A systematic review of the responsiveness of lower limb physical performance measures in inpatient care after stroke
1 Bankstown-Lidcombe Hospital, 70 Eldridge Rd, Bankstown, NSW, 2200, Australia
2 The George Institute for Global Health, The University of Sydney, PO Box M201, Missenden Road, Sydney, NSW, 2050, Australia
BMC Neurology 2013, 13:4 doi:10.1186/1471-2377-13-4Published: 10 January 2013
Responsiveness refers to a measurement tool’s ability to detect change in performance over time. The aim of the review was to summarise studies of responsiveness of lower limb physical performance measures during inpatient care after stroke.
A systematic literature review was conducted. Prospective studies that included participants with a diagnosis of stroke, were commenced in the acute or subacute phase of inpatient care and included a measure of a lower limb physical performance were included in this review.
Twenty-one studies met these inclusion criteria. A variety of measures were investigated including the Berg Balance Scale, various timed walking tests and the Rivermead Mobility Index. Ten of the included studies had small sample sizes (50 participants or less), 2 studies used a convenience sample rather than consecutive recruitment and 5 studies excluded potential participants with poor physical abilities at baseline. Responsiveness varied between and within studies but was generally large, Effect Size (ES) or Standardised Response Mean (SRM) > 0.8. Measures displaying large responsiveness included the twelve-minute walk test (SRM 1.90) and the Modified Rivermead Mobility Index (SRM 1.31) when re-measured at four weeks after stroke, and the Berg Balance Scale (ES 1.11) and Postural Assessment Scale for Stroke Patients (ES 1.12) when re-measured at approximately six months after stroke.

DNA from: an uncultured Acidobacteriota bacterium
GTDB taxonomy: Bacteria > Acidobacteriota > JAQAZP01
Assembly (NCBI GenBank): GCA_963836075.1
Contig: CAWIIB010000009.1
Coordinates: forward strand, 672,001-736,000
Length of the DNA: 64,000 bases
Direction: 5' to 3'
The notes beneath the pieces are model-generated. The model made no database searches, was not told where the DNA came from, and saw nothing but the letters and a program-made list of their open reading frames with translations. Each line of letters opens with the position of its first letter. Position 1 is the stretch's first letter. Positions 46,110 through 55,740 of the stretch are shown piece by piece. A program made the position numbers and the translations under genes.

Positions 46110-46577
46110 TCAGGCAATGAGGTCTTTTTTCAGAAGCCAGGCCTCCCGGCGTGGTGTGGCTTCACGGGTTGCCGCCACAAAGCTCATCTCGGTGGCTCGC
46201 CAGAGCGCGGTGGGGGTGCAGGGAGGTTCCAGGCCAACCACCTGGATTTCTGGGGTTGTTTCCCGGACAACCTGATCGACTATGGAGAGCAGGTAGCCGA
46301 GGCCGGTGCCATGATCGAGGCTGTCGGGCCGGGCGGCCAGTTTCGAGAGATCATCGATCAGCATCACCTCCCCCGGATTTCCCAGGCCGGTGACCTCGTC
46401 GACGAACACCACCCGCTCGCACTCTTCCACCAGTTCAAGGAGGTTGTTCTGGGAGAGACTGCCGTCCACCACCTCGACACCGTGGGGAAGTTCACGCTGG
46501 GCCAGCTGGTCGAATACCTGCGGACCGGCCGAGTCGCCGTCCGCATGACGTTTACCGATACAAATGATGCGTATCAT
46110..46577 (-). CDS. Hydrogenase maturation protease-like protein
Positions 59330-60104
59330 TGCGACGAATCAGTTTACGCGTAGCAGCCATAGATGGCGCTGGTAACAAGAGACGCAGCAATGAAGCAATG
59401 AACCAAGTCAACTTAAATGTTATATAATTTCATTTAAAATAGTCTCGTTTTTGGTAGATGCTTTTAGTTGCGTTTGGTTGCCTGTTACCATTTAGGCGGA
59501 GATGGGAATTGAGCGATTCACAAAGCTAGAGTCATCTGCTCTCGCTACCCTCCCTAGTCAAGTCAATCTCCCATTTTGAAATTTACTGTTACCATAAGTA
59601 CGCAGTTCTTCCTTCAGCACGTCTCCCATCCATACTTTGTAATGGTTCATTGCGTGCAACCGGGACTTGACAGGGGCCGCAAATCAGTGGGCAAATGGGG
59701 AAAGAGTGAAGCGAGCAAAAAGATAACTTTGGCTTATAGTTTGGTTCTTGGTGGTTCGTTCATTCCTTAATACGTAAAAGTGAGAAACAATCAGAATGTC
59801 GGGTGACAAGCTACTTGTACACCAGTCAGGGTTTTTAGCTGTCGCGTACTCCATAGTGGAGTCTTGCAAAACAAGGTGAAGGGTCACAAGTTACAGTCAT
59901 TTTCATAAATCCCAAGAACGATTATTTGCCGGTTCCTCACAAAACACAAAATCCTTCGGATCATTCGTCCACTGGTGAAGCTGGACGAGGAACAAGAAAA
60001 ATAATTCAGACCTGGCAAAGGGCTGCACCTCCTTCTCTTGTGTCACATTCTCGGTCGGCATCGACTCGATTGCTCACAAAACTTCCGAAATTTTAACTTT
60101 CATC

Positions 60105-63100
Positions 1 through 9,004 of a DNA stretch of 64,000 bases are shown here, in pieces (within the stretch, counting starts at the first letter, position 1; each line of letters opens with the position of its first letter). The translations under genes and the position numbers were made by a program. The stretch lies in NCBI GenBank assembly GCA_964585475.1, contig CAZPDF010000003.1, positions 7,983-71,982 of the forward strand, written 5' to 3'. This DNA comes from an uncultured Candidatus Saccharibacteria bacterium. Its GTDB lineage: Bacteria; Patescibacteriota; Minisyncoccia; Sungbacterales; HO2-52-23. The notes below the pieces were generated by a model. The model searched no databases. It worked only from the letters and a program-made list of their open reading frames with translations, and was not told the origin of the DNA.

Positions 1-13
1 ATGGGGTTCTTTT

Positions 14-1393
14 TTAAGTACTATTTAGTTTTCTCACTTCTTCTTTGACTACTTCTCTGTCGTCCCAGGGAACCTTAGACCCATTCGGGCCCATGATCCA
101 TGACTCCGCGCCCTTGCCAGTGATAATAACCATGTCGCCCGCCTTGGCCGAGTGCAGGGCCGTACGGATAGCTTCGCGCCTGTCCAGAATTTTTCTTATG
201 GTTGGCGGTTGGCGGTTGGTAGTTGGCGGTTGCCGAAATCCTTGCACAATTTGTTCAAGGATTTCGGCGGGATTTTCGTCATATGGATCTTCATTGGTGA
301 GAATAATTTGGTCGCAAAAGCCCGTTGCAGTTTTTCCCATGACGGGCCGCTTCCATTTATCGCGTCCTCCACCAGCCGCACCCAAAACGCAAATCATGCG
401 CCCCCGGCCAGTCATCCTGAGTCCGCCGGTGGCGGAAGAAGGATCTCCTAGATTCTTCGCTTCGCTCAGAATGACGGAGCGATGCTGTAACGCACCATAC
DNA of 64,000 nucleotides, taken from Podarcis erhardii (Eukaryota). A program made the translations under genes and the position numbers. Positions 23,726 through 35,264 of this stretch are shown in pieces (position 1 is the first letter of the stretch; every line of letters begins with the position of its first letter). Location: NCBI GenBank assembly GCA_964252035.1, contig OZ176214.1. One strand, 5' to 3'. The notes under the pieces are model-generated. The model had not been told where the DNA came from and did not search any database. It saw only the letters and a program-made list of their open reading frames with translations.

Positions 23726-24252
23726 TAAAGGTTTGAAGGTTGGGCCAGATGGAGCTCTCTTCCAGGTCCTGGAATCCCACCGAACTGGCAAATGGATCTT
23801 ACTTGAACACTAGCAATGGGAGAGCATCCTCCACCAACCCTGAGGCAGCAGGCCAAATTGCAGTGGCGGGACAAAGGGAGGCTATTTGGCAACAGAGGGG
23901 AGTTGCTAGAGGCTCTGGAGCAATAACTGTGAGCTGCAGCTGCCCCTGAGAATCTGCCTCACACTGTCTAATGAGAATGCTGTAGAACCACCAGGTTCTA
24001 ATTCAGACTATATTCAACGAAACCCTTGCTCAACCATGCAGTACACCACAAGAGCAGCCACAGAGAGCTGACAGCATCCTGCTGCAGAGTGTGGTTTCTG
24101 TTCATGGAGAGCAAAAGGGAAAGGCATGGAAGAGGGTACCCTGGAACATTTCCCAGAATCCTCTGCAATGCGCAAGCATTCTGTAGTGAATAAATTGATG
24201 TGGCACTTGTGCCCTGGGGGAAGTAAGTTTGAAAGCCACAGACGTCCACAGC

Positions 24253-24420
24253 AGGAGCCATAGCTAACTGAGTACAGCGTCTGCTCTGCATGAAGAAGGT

Studies conducted to date have generally found physical performance measures after stroke to have large responsiveness i.e., to be able to detect changes. Further investigation of the responsiveness of measurement tools after stroke in larger prospective cohort studies is required.